Saturday, May 18, 2024

Stories of the Partition of India, based on the largest South-Asian oral history survey ever, now compiled in a book

An oral history recording in progress

An oral history recording in progress
| Photo Credit: Special arrangement

The story of Amarjit Kour Itten is bookended by two photographs. In the first, she is a young woman in a Parsi gara sari wearing a filigree gold necklace and jhumkas, staring calmly into the future. The second is a studio portrait in Delhi with her husband and children. Between the two, she has lived a life pockmarked with good times and bad, bloodshed and peace. The one thread that remained constant was her search for home. Born to a wealthy jeweller in Balochistan, Amarjit had a halcyon childhood until the family left home for India in the days ahead of Partition. An enduring memory of that time was the family buffalo that followed their truck, heading to the border, as far as it could. By the time they arrived in Delhi’s Karol Bagh via bloodied trains through Multan and Jaipur, their sandals and souls were frayed both from the journey and the apocalypse they had survived. Amarjit raised her family in West Patel Nagar and then nearly lost it all again during the 1984 anti-Sikh riots.

The story of Amarjit Kaur Itten

The story of Amarjit Kaur Itten
| Photo Credit:
Special arrangement

Amarjit’s story is one among the many that makes up the canon of Partition chronicles and is part of the first volume of 10,000 Memories by the 1947 Partition Archive, a global non-profit founded in 2010.

The cleaving of India forced the largest migration in history and 75 years later, it is still spoken of as a time when things fell apart — homes, relationships, identities. Partition heavily influences the spirit of India, Pakistan and Bangladesh, and the people who lived through it. Refugees snaked their way across the Radcliffe Line carrying their sparse belongings, trauma, anger and nostalgia. Some built their lives with the robust optimism that came to be the hallmark of the Partition survivor while others waited for a redemption that never came.

The book cover of 10,000 Memories - A Lived History of Partition

The book cover of 10,000 Memories – A Lived History of Partition
| Photo Credit:
Special arrangement

“Nearly 400 such lived experiences of the final years of the British in India, the effect of the Second World War, Independence and Partition took two years to compile in the first volume. We will have close to 30 volumes when we finish,” says Guneeta Singh Bhalla, founder of the archive, enroute to the US after launching the book in cities across India last month. This month the book will be released across the US and UK.

Guneeta, an Indian-American from California and a post-doctoral fellow in Physics, was inspired to chronicle these stories by her grandmother’s experience and a visit to the Hiroshima oral testimony archives. “My grandmother fled the mayhem of 1947 Lahore. When she passed away, she took with her a slice of history. These are stories that had to be told, and heard, and it had to be done quickly as many of these voices are fast fading.”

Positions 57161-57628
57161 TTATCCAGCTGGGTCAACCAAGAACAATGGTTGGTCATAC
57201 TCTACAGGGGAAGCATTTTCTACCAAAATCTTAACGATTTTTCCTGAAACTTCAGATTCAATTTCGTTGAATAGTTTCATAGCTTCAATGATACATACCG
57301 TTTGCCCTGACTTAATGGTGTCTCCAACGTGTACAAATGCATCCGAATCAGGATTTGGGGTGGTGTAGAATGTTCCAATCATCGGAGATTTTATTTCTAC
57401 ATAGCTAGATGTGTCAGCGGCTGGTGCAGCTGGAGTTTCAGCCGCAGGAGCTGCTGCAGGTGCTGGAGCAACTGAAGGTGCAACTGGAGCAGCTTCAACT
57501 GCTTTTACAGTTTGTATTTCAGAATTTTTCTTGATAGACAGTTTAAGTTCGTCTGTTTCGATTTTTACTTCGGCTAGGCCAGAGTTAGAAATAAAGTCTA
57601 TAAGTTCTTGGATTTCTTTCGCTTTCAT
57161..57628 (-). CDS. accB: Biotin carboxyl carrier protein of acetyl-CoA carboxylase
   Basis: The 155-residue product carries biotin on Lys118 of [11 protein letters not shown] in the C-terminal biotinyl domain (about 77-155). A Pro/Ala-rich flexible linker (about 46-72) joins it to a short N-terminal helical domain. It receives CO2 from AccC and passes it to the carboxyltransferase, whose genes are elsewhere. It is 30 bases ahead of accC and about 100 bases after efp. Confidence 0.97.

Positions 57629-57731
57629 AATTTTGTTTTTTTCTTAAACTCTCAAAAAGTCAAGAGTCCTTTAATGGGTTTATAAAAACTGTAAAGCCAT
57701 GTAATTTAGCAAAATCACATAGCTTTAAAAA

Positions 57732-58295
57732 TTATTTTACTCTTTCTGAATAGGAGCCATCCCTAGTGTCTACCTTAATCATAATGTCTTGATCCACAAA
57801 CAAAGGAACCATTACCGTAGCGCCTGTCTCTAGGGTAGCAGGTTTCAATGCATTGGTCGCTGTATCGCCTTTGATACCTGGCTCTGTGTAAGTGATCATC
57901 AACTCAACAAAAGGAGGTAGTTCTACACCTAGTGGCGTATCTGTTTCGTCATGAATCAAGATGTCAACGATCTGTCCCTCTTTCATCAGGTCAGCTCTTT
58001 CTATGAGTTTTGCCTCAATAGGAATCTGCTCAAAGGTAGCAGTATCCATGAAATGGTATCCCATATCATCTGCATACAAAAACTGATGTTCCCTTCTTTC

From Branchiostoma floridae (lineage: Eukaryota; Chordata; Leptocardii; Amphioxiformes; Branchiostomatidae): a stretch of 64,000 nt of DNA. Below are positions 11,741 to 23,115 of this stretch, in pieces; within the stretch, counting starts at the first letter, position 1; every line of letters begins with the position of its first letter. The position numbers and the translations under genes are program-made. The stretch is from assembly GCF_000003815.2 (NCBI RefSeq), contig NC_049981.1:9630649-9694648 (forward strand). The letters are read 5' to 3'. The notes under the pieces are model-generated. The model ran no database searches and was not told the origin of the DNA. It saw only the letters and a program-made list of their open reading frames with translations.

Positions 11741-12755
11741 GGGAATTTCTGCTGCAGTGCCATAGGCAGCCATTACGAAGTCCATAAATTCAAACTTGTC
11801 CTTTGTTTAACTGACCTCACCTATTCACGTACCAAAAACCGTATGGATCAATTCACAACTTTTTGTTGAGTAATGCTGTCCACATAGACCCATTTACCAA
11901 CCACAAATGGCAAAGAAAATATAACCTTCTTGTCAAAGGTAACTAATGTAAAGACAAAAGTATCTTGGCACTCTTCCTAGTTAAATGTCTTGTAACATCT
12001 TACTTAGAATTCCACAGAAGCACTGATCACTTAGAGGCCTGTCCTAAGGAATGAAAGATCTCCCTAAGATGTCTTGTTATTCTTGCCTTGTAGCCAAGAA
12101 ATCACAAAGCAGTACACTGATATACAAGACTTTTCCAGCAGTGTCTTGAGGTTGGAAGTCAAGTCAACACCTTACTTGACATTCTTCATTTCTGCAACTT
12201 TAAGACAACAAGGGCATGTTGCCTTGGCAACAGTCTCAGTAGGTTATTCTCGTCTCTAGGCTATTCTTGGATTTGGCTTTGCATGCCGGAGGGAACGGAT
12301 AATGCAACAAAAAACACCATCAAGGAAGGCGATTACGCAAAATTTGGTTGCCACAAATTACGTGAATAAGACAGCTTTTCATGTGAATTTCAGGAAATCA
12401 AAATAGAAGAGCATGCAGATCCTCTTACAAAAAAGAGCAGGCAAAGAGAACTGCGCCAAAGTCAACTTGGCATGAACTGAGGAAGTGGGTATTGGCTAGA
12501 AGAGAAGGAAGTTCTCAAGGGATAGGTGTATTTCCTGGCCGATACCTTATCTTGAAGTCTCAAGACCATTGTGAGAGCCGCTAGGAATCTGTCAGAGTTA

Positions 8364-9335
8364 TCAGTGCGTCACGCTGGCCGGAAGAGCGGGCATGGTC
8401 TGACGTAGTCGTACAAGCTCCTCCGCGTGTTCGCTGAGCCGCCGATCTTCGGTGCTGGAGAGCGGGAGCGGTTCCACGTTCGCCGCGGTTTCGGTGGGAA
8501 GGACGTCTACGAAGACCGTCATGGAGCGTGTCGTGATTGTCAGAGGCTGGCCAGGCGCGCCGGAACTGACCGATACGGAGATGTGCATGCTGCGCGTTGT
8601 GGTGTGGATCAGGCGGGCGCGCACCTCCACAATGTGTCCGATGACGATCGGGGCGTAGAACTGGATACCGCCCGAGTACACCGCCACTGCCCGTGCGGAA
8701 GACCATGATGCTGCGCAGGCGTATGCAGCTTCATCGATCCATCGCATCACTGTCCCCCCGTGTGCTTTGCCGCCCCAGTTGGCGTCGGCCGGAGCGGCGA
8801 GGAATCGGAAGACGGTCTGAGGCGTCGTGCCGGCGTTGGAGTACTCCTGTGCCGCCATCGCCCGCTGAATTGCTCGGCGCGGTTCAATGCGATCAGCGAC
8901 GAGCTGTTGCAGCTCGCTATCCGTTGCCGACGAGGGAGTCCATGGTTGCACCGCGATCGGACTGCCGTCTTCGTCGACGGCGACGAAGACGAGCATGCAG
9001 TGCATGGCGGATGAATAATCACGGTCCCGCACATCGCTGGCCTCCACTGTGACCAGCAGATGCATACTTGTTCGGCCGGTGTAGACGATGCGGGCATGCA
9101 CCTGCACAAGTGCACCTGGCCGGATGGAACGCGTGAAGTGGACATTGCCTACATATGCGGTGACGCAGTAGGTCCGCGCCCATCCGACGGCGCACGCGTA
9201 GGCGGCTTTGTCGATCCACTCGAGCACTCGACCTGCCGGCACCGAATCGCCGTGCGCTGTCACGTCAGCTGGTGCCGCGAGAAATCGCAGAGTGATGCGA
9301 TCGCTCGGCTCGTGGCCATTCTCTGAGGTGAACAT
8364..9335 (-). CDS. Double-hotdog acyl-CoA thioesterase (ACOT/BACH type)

Guneeta Singh Bhalla

Guneeta Singh Bhalla
| Photo Credit:
MARLA AUFMUTH

The archive began with citizen journalists, most in their 20s, carrying their cameras across villages and cities to record 80 to 90-year-olds who had lived through these upheavals. Stories, photographs and video interviews came in thick and fast from India, Pakistan, Canada, Bangladesh, the US and the UK. The book was chiselled into shape by nearly 40 editors.

“The stories of the thousand oldest people in the archive were chosen first. Then we narrowed it down to regional, religious, ethnic, gender and class diversity. Photos were sourced from families, archives, the British Museum… We gave voice to survivors and recorded the stories in whatever way they wanted to tell it, leaving analyses to the historian,” says Guneeta.

A citizen journalist recording a Partition narrative

A citizen journalist recording a Partition narrative
| Photo Credit:
Special arrangement

The book jacket, designed by Guneeta and artist Ritu Topa, opens into Afghanistan on the West and Myanmar in the East. The stories that can be read front to back or vice versa are clubbed under chapters such as North-West, North-East and North-Central. Each chapter opens with a cover page that borrows from the art of the region – such as ajrakh for Sindh and Madhubani for Delhi and the United Provinces. “The Bohra Sisters – Sakina and Zainab Sabunwala – did the inside covers bringing their art that celebrates nostalgia,” says Guneeta.

The ajrakh inspired chapter cover for Sindh

The ajrakh inspired chapter cover for Sindh
| Photo Credit:
@Bohrasisters

Well-known names such as politician Subhashini Ali and writer Margaret Deefholts who lends the Anglo-Indian perspective also add heft to the stories. After many decades, neighbours, old friends, tormentors and the tormented all find themselves on the same page reminiscing about the kites they flew, the boys they loved and the crushing despair they struggled with… with no right or wrong stories — only a library of emotions.

  For details, www.10000memories.com

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